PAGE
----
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A teahouse creates a focal point in this Japanese garden. A stone path leads to the structure, which can be used for traditional tea ceremonies. Light filtering through the sliding shoji panels gives the building a golden glow.
Throw open the shoji panels of the teahouse so that visitors can see the surrounding garden. The entire structure sits on an elevated wooden platform for better ventilation, adequate drainage, and great views.
A Zen garden with boulders and raked gravel lies near the teahouse. Its stunning simplicity makes it a great place to sit and contemplate the beauty of nature.
A side gate to the garden opens onto a serene, shaded corner screened by a bamboo fence and paved with large slabs of concrete inlaid with rounded black stones. Tufts of deep green mondo grass soften the hardscaping.
Concrete steps ensure solid footing on this slope. A sleek, contemporary landscape light at the head of the stairs provides safer footing at night.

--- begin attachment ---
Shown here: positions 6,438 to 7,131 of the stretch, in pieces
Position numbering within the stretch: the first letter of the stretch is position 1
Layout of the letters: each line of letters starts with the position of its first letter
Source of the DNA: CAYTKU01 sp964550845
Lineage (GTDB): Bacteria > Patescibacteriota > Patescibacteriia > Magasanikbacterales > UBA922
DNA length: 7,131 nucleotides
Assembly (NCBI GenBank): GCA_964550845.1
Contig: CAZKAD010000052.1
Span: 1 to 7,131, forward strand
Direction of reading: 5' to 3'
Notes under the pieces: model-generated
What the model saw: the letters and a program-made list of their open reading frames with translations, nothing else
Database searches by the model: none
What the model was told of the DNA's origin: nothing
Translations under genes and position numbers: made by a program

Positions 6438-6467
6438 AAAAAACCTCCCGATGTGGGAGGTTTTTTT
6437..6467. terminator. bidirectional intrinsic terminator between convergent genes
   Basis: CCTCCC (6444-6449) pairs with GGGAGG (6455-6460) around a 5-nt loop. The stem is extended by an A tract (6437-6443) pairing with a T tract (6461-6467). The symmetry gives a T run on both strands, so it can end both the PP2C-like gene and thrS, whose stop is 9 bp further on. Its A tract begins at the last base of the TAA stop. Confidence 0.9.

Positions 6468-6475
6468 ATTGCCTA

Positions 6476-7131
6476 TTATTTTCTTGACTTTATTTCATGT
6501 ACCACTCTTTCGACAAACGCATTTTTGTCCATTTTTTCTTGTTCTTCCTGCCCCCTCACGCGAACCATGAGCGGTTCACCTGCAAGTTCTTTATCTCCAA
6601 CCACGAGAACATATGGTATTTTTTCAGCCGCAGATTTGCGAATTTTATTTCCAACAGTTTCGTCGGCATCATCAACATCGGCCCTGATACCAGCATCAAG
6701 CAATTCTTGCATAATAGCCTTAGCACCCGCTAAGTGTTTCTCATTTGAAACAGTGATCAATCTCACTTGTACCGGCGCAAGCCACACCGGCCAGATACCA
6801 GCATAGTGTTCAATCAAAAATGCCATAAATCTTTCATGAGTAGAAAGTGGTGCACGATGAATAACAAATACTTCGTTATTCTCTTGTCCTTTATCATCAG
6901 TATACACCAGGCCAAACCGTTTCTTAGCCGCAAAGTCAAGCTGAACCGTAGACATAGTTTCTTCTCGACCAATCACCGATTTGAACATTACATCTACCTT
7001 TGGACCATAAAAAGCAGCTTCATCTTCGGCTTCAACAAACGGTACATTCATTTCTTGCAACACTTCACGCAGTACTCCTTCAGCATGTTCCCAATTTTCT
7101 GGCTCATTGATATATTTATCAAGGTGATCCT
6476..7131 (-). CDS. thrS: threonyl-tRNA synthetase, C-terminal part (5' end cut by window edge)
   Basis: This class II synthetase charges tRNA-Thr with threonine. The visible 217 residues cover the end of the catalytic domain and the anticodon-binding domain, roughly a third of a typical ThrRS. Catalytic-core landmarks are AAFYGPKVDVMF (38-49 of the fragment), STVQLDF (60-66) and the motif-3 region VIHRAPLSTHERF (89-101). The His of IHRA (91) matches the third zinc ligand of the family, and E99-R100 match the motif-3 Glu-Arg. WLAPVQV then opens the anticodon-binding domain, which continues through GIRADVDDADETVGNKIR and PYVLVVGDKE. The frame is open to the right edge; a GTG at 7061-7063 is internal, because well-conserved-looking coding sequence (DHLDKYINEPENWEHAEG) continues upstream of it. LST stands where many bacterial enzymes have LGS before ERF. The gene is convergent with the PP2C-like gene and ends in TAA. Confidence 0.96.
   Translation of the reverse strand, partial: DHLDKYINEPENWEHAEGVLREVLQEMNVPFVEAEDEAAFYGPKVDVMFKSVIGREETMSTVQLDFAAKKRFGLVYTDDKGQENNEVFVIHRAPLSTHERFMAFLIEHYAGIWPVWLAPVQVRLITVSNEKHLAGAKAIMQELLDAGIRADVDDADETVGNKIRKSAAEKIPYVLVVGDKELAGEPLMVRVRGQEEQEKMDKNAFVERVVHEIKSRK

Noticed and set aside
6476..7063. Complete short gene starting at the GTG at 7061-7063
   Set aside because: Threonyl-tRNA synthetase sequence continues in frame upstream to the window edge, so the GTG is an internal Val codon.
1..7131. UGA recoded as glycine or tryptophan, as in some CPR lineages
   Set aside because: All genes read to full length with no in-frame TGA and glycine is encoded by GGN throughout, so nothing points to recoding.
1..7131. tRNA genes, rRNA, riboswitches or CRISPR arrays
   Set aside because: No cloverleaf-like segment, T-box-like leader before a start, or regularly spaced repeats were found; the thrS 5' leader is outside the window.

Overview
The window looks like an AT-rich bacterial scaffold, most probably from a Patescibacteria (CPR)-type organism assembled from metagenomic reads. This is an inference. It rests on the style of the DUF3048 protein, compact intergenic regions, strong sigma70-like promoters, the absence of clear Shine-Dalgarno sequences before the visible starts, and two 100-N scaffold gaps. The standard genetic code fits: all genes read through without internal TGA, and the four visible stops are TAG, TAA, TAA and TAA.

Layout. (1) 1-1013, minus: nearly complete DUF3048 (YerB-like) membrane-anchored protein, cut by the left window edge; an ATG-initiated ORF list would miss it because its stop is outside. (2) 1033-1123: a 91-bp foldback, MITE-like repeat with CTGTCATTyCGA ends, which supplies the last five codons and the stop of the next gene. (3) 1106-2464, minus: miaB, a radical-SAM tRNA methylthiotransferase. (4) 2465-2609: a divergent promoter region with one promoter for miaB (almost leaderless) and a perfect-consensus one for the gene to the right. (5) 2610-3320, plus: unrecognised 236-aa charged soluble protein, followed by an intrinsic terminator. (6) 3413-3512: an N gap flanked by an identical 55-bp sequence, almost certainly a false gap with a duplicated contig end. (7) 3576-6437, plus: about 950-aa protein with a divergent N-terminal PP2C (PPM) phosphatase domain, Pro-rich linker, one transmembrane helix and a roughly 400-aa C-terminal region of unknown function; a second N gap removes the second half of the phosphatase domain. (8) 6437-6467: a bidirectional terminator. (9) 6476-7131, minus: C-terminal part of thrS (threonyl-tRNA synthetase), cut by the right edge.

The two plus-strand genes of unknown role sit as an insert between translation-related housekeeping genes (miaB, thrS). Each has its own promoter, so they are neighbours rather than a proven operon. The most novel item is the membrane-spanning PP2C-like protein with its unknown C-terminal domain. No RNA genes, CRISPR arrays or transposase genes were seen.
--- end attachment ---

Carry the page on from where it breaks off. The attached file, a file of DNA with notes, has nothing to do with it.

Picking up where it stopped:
Steppingstones create a path through a dry streambed of smooth river rock. The black rocks create the illusion of water flowing through the stream even when conditions are dry.
A curved bamboo fence creates a secure barrier next to a rock retaining wall in a steep section of the garden. Dried bamboo canes are lashed together diagonally with twine to create the diamond pattern.
The patio employs a mix of irregularly shaped stones found in outlying areas of the property to present a pleasing juxtaposition with dark river rock inlaid in concrete. The stonework provides a solid surface for entertaining.
Water is an important feature in Japanese gardens. Here a bamboo fountain emerges from an azalea and provides the soft sound of trickling water as it drips into the hollowed out stone below. Spiky New Zealand flax contrasts with the rounded form of the water feature.